According to Dictionary.com, a Hobson’s choice is:

the choice of taking either that which is offered or nothing; the absence of a real alternative.

[Origin: 1640–50; after Thomas Hobson (1544–1631), of Cambridge, England, who rented horses and gave his customer only one choice, that of the horse nearest the stable door]

In the film, the daughter of a shop owner informs the boot maker of the shop that she’s been looking at him for a while and she’s decided he’ll do quite alright for a husband. She then tells him to meet her at the park which is where this clip starts.

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Gordon Brown, Prime Minister of the UK, said the following:

“The world owes George Bush a huge debt of gratitude” for his efforts against terrorists.”

Did he mean to say Bush’s efforts to increase recruitment for said terrorists, because he’s been absolutely remarkable in that respect. What about Bush’s failure to capture number one terrorist Osama bin Laden?

It’s almost enough to make me Tory and I can’t even vote. Perhaps Brown should be reminded of Bush’s most recent approval rating in the U.S.

The latest Gallup poll finds that President Bush’s approval rating has fallen to 28 percent — “a record low” for his administration.

“It doesn’t take a genius of public opinion research to isolate some likely causes. Americans are deeply depressed about the economy, gas prices are at a record high, [and] there is a war still underway that a majority of Americans call a mistake.”

It may not take a genius, but clearly it doesn’t take a University of Edinburgh grad either.

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Here’s an interesting article about the similarity with the Prime Minister of the U.K. and our own Hillary Clinton:

They are tacticians, not strategists. Neither seems able to focus on the longer-term or the bigger picture. Neither is blessed with an appealing personality, neither seems to appreciate that these days candour wins more points than trying to play both sides of an issue in an effort to appeal to as many interests as possible. In a cynical age, admitting error is more likely to impress than pretending, robot-style, that everything is always under control.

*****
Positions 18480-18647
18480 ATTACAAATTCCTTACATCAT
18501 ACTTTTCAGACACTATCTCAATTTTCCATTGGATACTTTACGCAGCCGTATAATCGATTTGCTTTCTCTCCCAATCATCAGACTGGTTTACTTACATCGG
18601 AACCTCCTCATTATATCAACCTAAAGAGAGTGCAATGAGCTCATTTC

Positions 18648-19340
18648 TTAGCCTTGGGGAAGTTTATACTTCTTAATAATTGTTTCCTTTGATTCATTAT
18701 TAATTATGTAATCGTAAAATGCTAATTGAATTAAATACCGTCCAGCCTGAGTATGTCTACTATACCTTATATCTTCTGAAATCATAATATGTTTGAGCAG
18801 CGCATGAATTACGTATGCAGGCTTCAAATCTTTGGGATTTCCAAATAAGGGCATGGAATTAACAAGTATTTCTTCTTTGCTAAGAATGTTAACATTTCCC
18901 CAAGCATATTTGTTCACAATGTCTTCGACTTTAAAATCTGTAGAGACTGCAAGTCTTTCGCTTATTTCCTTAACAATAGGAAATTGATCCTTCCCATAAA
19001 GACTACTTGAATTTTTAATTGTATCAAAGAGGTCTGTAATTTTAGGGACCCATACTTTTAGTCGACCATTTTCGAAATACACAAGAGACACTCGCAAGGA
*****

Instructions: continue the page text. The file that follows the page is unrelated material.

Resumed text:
These are not comfortable times for incumbents (and in the Democratic context Clinton should be considered the incumbent). Nicolas Sarkozy achieved the striking feat of appearing to offer change and glamour despite representing the incumbent party; Silvio Berlusconi’s triumph in Italy is another indication that voters are attracted to candidates that, however flawed, offer something like flair and excitement. A victory for Boris Johnson in the London Mayoral race will strengthen the sense that glamour and idiosyncracy are back in fashion.

Indeed, turbulent economic times may demand politicians who offer cheer as well as diligence; inspiration as well as perspiration…

What is Hillary Clinton for beyond the advancement and greater glory of Hillary Clinton? What is her campaign about? She has never given a satisfactory answer. Similarly, what is Gordon Brown’s ministry for? What does he want to achieve that his party could not achieve in its first ten years in power? Again, the answer is hard to discern. As with Mrs Clinton there is an unfortunate whiff of entitlement about Brown. He doesn’t deserve to be Prime Minister because he has a compelling, sweeping vision for the future but because, well, because he’s waited a jolly long time and it’s his turn to be Prime Minister. But that’s not enough. Is there anything actually there? It’s hard to say.

Via Andrew Sullivan.